faceless

to indulge in our bizarre interest in faceless dolls, I thought I’d decorate the kiosk with these faceless wooden figurines. I saw them in a shop window in Old Town (here in Stockholm).

8 thoughts on “faceless

  1. Hello Alicia,

    I agree. This is an interesting genre.

    A City in the English Midlands has figures of this cgaracter in the main square. From memory, these are supposed to represent those who pass by – many in number.

    Greetings,

    David

  2. Thanks Alicia,

    For me, the quote is particularly helpful. I’ll bear it in mind during my travels.

    With gratitude,

    David

  3. On your travels, it might be worth remembering that although the quote applies to certain wooden figurines, people of flesh and blood — the kind on encounters on travels — tend to have faces.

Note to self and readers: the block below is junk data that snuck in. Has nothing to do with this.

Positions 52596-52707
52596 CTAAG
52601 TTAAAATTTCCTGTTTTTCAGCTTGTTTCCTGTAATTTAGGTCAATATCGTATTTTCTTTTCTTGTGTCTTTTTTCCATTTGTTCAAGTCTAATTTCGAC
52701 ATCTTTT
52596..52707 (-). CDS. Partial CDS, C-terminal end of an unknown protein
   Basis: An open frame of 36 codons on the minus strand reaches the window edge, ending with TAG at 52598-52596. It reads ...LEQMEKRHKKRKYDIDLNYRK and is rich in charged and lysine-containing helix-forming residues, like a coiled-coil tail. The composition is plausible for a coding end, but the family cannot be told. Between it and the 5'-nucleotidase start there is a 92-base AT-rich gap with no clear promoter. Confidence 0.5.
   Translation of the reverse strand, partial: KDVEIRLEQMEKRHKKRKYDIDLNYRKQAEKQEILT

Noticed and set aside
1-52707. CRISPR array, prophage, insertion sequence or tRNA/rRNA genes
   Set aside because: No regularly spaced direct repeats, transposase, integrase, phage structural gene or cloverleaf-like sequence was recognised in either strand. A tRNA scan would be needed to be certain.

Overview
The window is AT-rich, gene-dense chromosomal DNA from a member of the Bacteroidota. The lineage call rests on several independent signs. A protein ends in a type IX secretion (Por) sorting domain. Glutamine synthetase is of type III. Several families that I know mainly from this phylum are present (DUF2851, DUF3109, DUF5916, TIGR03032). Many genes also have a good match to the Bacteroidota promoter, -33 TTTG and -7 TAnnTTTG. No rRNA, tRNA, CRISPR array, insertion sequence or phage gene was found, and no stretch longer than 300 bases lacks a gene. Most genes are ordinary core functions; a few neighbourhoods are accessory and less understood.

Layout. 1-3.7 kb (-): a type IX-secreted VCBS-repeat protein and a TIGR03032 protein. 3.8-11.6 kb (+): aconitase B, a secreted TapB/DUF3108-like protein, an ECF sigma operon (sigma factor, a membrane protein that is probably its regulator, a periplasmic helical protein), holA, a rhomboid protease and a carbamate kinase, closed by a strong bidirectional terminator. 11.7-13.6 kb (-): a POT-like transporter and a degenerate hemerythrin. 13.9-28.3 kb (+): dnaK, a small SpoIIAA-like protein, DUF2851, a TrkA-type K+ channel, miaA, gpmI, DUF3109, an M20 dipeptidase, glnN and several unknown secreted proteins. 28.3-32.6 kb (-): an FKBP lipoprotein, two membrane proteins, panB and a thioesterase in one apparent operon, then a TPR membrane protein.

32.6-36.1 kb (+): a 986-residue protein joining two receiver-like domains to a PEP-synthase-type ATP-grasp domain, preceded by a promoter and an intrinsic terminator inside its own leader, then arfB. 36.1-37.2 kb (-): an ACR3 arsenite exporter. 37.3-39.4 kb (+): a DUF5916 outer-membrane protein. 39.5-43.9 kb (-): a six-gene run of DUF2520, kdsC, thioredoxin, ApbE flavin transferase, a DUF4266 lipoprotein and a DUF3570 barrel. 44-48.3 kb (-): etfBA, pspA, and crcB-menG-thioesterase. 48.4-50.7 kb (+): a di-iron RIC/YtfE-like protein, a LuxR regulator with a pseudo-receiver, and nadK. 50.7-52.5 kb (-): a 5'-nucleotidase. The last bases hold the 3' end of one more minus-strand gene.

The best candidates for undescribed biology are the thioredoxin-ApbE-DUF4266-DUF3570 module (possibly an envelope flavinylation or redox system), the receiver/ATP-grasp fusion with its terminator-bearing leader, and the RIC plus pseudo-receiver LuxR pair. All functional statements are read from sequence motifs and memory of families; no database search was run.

4. Hello Alicia,

    Quite. My response to the statues in the UK was initially one of deep sadness and puzzlement. Then, i was prompted to observe those around me and reflect. You may be surprised to learn that i now tend to privilege those of flesh and blood while being aware of their faces. Not too much – avoiding other issues. You may expect that i’m concerned about those around me through my advocacy role.

    You wrote:

    ” … people of flesh and blood – … – tend to have faces.”

    Clearly, I agree. Do you also find this insight significant?

    Thanks,

    David

  5. Not extremely significant, no. More banal than significant, to be honest.

    Yes, it’s a good idea to be aware of people’s faces. Wooden figurines are not people, and do not care. But that really is banal too.

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